Mangosteen: The Tropical Antioxidant

Mangosteen: The Tropical Antioxidant

The Claim

Mangosteens are tropical fruits with purple rinds and sweet, white flesh inside. You can eat the fruit raw or buy it in capsule and powder form: The fruit, rind, bark, and twig are all used as medicine. Mangosteen is thought to have antioxidant and disease-fighting effects.

The Evidence

“It’s easy to see how mangosteens got their nickname as ‘the queen of the fruits,’” says Kellyann Petrucci, ND, a naturopath in Birmingham, Michigan. “They’re rich in xanthones that have antioxidant, anti-inflammatory, and neuroprotective effects.”

While many integrative healthcare practitioners are into the fruit, so far, very little research backs them up. Mangosteens are high in inflammation-fighting vitamin C, as well as B vitamins your body needs to keep your body humming. Those xanthones, an antioxidant you don’t find in many food sources, has scientists excited, but little research exists proving its prowess. A few preliminary studies have hinted that mangosteens may slow the progression of skin cancer, prostate cancer, and malignant colorectal tumors, but more research is needed.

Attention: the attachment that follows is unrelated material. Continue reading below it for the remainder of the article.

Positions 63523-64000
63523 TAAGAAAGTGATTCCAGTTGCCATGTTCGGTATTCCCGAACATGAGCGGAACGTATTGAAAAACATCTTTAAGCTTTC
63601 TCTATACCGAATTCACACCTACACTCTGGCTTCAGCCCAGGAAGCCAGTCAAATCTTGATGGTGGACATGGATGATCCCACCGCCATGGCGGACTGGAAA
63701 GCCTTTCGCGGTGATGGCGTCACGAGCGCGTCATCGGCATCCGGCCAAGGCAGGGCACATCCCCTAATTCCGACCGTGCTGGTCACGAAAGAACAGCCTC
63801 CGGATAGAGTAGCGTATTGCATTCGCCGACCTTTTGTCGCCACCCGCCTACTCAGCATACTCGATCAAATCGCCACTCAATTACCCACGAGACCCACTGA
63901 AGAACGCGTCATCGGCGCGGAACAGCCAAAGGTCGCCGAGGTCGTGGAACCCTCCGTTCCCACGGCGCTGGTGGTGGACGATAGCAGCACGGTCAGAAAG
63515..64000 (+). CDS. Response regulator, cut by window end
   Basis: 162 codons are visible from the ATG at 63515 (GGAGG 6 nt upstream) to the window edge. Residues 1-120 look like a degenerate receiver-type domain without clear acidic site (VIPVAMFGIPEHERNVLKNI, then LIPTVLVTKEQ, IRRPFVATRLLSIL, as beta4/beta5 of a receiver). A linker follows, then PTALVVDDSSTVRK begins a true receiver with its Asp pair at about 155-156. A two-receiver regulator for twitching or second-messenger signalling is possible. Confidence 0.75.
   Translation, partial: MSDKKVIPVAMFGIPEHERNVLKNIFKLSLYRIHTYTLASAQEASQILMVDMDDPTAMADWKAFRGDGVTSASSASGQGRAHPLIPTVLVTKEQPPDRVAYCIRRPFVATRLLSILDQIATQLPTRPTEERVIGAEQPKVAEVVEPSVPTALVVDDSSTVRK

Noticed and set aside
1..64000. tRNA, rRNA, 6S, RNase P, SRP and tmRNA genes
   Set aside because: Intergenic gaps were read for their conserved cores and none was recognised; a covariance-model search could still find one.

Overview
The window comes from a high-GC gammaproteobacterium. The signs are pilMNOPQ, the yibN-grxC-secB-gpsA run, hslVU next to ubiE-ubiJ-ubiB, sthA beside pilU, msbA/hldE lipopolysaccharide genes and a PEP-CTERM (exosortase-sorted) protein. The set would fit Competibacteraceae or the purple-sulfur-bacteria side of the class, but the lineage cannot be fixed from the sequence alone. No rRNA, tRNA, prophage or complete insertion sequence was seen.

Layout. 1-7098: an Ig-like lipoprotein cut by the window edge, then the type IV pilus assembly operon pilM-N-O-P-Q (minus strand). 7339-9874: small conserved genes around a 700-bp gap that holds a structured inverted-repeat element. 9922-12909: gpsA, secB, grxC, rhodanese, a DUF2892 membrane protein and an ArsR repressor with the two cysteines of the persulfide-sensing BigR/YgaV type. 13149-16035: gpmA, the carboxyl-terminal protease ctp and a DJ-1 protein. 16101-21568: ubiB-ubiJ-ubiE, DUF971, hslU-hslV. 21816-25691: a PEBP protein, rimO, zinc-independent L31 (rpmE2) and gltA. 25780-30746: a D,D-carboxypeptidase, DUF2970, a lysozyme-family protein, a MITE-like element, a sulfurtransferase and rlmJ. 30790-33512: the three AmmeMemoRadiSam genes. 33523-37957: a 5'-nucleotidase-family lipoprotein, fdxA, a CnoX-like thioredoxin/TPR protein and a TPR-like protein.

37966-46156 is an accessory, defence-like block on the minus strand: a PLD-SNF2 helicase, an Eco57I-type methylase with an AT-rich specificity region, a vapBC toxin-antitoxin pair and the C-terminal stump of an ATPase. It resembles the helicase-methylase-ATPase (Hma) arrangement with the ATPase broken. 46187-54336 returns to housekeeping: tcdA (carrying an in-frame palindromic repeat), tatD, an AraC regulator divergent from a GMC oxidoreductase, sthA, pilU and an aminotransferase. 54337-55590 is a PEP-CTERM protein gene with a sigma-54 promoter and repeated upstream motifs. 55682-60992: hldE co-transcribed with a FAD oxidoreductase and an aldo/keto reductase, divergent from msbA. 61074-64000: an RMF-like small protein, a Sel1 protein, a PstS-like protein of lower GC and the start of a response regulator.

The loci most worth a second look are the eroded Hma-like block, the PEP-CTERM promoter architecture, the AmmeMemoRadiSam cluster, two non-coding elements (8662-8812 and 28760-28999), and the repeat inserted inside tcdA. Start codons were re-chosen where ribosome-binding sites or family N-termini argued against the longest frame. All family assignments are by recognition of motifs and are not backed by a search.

How to Use It

If you spot them in your grocery store, pick up a few mangosteens—they make a great dessert fruit and a really good jelly (word is Queen Victoria called it her favorite fruit). Mangosteens are also low in calories and high in belly-filling fiber.

Mangosteen juice (which sometimes goes by the name “xango juice”) is being marketed as a health drink. If you go the juice route, you’ll miss out on the fruit’s natural fiber. Just beware juice-hawkers claiming xango juice can cure PMS, UTIs, and other issues; the scientific evidence just isn’t there yet.

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